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Source: Lucifer, the Light-Bearer
Source type: magazine
Document type: editorial
Document title: “Emma Goldman Denied a Hearing”
Author(s): Harman, Lillian
Date of publication: 12 October 1901
Volume number: 5
Issue number: 39
Series: third series
Pagination: 315

Harman, Lillian. “Emma Goldman Denied a Hearing.” Lucifer, the Light-Bearer 12 Oct. 1901 v5n39 (3rd series): p. 315.
full text
Emma Goldman (incarceration); McKinley assassination (investigation of conspiracy: Chicago, IL: criticism); Emma Goldman (public addresses).
Named persons
Aesop; Leon Czolgosz; Emma Goldman; Carter H. Harrison, Jr.; William McKinley.
The date of publication provided by the magazine is October 12, E. M. 301.

Whole No. 886.

Alternate magazine title: Lucifer, the Lightbearer.


Emma Goldman Denied a Hearing

     It is a principle in law, as well as in justice, that the accused shall be heard in his own defense. This principle, however, is absolutely ignored by the Chicago city officials in dealing with Emma Goldman. She was arrested without warrant, held a prisoner for three weeks’ [sic] and then, no evidence being found against her, was simply discharged without trial or a hearing. But the police and press are determined that the people shall believe her guilty, and to that end are trying to prevent her obtaining a hearing anywhere. A hall had been engaged for last Thursday night, and she was announced to deliver her lecture on “Modern Phases of Anarchy.” This was the lecture which the Buffalo Chief of Police claimed influenced Czolgosz to kill McKinley. The absurdity of that accusation must be manifest to every one who has heard the lecture, for it is simply a cool, calm resume of the history and tendency of Anarchism, and so far as it deals with methods at all, deprecates the use of violence. Miss Goldman’s strongest defense is the lecture itself. Did the police know this? Possibly not; but if they or Mayor Harrison had been sincere in their effort to promote justice they could doubtless have become acquainted with the nature of the lecture before it was delivered.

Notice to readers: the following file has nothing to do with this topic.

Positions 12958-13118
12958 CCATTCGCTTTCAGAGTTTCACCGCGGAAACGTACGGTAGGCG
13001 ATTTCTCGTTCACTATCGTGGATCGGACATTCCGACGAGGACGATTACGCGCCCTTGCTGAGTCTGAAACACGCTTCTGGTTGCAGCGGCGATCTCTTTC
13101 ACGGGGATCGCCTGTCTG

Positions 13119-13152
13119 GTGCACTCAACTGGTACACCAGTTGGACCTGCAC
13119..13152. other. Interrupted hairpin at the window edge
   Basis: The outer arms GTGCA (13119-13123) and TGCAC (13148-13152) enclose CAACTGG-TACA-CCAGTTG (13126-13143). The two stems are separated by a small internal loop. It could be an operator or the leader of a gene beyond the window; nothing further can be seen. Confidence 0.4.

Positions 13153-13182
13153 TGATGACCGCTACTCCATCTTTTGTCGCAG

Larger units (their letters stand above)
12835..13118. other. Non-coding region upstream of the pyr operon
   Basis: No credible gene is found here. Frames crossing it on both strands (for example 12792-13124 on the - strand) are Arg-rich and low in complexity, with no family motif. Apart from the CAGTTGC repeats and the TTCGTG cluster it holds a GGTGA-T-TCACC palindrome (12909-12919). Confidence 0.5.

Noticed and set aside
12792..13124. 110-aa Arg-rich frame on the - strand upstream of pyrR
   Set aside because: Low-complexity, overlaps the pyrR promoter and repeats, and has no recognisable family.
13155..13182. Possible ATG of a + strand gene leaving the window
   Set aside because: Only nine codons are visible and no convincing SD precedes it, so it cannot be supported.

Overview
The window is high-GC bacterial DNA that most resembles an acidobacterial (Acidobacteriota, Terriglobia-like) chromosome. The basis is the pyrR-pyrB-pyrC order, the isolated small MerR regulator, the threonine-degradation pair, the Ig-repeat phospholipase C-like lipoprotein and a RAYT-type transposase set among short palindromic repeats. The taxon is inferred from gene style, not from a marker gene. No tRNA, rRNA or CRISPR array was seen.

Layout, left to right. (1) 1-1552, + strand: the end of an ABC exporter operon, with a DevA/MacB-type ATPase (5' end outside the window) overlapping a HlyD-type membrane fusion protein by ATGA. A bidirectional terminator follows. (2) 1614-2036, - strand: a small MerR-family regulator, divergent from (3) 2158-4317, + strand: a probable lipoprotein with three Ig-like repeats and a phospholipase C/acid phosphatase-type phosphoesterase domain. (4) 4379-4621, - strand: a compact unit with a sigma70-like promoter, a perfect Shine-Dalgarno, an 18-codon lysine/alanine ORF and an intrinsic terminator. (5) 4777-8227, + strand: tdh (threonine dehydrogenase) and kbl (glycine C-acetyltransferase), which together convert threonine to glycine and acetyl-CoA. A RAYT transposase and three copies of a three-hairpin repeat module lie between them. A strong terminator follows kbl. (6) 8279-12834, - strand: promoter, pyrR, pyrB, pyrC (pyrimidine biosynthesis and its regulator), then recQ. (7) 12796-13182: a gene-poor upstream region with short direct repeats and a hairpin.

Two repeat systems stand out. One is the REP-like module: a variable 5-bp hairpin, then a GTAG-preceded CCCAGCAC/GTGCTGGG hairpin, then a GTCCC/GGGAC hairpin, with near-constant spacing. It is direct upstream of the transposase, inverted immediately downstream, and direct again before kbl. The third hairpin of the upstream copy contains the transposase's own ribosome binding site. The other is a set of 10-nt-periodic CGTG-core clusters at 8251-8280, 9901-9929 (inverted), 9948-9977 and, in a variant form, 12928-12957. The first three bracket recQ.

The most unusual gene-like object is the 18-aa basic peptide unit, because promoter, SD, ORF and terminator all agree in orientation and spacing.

After all, the futility of repressive methods must be apparent to every one but the most prejudice-blinded. I heard Miss Goldman deliver this lecture, last summer, before the Society of Anthropology. The small hall was full; but the audience probably did not exceed one hundred and fifty. She might have gone on for years delievering [sic] this lecture to small audiences; but as a result of this persecution thousands will want to hear her where tens would listen before. The authorities may succeed in silencing her for weeks and months, but the law of demand and supply will work, here as elsewhere, and “Modern Phases of Anarchy” will be read, if not heard, by thousands who, but for her persecution, would never have heard of Emma Goldman.
     The treatment which Miss Goldman and the other Anarchists have undergone at the hands of the Chicago police brings to mind Æsop’s fable of


     “Once upon a time a Wolf was lapping at a spring on a hillside, when, looking up, what should he see but a Lamb just beginning to drink a little lower down. ‘There’s my supper,’ thought he, ‘if only I can find some excuse to seize it.’ Then he called out to the Lamb, ‘How dare you muddle the water from which I am drinking?’
     “‘Nay, master, nay,’ said Lambkin; ‘if the water be muddy up there, I cannot be the cause of it, for it runs down from you to me.’
     “‘Well, then,’ said the Wolf, ‘why did you call me bad names this time last year?’
     “‘That cannot be,’ said the Lamb; ‘I am only six months old.’
     “‘I don’t care,’ snarled the Wolf; ‘if it was not you, it was your father;’ and with that he rushed upon the poor little Lamb and—


ate her all up. But before she died she gasped out—‘Any excuse will serve a tyrant.’”



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